Publisher: The Chicken House
Published in: 2001
Age Range: Pre Teens
Setting: Earth in a mythical pre-history
- Shiala is a human child brought up among centaurs. She is taken as captive to the Echorium, home of The Singers, and there joins novice Renn and Singer Kherron in a quest.
- Renn is a novice Singer, son of singer Rhialle. He is able to understand Shiala's half-creature speech.
- Kherron is Second Singer of the Echorium and enemy of Lord Frahzin who controls the Khiz Crystal.
- Erihan, son of Horse Lord Nahar, joins Shiala after they help a group of children escape from slavers.
- Nahar, noble lord of the Kelerei, joins forces with Kherron and Renn when it's clear they have the same goal.
- Yashra is an evil young woman whose mask of Khiz crystal is her link with the half-living Lord Frahzin, enemy of the Echorium. She enslaves children -- human and centaur -- and has them quarry for the crystal she needs.
Shiala, Renn and Kherron with an escort of orderlies from the Echorium try to track down the wearer of a mask of Khiz crystal, a channel for the evil power of Lord Frahzin. When they are separated, Shiala meets Erihan and together they help the centaur herd infiltrate Yashra's stronghold; Renn and Kherron team up with Erihan's father Nahar and mount a more frontal assault on the castle.
The story's construction is competent, following a tried-and-trusted pattern: set off on a quest, become separated, each party finds its own way to a final destination gaining experience, acquiring allies and overcoming difficulties on the way.Finally, the younger characters have to mature quickly to shoulder a greater responsibility.
However, the characters seem stilted, never really fulfilling their initial promise. It's as though the book is relying on its prequel Song Quest for its sense of wonder. The characters of Renn and Shiala who interest the reader at first quickly become pale and flat plot devices with only occasional moments of relief and colour. Of its nature the book is plot-driven, following its questing pattern and very little interest is aroused by the revelation of Renn's parentage and of the centaurs' secrets. Again, perhaps this reflects over-reliance on the book's prequel.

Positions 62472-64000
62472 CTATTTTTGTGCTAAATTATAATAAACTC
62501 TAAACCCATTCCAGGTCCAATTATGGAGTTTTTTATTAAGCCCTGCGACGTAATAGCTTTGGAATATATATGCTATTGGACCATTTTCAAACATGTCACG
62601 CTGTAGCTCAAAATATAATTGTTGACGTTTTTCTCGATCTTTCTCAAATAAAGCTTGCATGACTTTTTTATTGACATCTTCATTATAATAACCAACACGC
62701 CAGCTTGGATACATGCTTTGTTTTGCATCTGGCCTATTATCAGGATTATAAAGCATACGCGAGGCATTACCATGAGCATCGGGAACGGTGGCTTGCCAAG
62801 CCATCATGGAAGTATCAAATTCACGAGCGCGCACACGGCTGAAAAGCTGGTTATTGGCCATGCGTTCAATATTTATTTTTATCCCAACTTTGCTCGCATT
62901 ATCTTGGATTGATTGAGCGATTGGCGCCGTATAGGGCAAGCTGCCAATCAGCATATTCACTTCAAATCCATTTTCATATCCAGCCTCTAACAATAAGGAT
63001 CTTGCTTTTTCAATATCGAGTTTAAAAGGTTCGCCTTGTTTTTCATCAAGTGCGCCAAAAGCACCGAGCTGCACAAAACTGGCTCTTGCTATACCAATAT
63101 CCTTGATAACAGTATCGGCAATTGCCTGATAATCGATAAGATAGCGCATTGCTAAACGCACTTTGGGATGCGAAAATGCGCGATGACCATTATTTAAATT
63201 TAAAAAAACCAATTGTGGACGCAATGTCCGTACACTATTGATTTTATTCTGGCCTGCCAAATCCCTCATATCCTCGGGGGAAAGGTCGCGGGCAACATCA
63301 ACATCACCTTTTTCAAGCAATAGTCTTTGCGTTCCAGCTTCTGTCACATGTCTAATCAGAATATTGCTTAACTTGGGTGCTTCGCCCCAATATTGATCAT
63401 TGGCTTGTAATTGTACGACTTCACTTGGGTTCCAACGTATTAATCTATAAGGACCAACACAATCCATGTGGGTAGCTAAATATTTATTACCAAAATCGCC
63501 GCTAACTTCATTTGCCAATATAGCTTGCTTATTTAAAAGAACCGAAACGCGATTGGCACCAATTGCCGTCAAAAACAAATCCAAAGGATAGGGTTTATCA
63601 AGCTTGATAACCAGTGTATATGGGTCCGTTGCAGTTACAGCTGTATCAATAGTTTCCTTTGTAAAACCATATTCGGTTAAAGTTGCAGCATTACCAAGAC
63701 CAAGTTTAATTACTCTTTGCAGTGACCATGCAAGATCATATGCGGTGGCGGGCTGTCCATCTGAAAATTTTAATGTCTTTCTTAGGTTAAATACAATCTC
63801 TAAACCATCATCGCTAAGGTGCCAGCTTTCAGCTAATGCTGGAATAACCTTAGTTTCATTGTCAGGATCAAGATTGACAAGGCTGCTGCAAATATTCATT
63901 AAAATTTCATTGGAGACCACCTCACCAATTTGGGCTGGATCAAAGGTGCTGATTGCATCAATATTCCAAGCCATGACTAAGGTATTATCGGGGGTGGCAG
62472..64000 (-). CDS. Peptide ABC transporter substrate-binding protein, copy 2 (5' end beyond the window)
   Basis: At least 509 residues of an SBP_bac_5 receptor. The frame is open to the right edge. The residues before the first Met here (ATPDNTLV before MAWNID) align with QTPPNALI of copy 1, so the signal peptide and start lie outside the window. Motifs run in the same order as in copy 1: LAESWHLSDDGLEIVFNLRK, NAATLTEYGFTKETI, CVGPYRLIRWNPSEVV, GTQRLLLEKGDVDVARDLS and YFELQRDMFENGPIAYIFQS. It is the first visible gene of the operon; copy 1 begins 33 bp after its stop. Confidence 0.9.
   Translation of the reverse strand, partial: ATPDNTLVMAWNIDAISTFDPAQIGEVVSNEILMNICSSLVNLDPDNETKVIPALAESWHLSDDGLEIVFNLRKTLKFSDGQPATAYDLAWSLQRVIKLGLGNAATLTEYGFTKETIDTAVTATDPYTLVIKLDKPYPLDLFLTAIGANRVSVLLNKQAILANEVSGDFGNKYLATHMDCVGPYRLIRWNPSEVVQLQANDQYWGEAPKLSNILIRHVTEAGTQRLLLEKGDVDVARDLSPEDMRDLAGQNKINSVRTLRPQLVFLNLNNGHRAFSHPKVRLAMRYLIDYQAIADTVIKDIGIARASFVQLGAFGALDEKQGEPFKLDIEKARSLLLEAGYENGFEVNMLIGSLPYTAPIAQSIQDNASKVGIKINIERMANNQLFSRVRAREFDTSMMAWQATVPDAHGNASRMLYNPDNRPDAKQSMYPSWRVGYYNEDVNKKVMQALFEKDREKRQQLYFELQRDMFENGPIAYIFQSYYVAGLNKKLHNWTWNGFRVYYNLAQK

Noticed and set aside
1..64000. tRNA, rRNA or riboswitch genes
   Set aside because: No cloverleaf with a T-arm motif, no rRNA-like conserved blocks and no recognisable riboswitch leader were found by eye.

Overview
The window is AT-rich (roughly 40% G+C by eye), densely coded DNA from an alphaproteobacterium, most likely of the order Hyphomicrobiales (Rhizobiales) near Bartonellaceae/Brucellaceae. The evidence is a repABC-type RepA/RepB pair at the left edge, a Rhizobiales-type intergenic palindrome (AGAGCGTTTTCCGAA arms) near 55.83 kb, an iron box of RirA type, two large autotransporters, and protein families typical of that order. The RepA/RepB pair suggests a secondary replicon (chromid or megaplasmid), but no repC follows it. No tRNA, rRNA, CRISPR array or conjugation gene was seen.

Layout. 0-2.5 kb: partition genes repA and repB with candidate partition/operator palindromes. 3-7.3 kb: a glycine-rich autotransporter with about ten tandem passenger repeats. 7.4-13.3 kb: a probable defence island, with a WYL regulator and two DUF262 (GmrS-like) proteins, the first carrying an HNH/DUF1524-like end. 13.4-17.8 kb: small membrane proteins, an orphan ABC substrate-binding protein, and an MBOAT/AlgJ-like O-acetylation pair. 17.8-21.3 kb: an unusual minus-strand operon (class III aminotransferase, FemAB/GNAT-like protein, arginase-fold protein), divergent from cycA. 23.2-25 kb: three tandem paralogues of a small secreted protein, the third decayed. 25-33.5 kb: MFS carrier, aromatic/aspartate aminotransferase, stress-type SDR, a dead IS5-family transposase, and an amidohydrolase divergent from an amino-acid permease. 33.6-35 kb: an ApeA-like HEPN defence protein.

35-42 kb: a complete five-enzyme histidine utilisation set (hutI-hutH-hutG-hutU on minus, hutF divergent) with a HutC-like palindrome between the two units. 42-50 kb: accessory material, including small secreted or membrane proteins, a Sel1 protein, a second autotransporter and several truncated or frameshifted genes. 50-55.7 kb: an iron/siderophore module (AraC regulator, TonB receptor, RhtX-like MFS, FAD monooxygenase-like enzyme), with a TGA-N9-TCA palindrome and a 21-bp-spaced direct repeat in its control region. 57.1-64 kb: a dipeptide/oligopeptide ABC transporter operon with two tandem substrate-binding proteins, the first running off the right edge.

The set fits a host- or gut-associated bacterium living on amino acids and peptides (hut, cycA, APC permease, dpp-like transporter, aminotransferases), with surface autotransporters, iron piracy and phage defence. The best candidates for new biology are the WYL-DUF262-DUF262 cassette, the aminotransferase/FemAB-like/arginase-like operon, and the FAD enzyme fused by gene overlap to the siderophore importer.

Music clearly plays an important, almost mystical, part in the history of the story. Song is used by those trained in its use for healing, laughter, discipline, even death. There is non sign, however, of recreational music.
The implication is that Renn's mother was sufficiently intimate with a number of men that she could not be sure who his father was.
She stood at the rail with the salt breeze tugging at her hair, stroking the little blue stone and thinking of the centaur herd. The Wavesong had been following the coast for many days now, but this morning they'd rounded a headland and turned between two low hills where the wind snatched at the sails, sending the Two Hoofs running to their posts. Shaiala's blood ran faster as she caught the familiar smells of sun-baked earth and dung. The dark-skinned Two hoof who seemed to understand her as well as Renn came over and lent on the rail beside her, the bones at the end of his braids clacking in the wind
Sunday 4th April 2004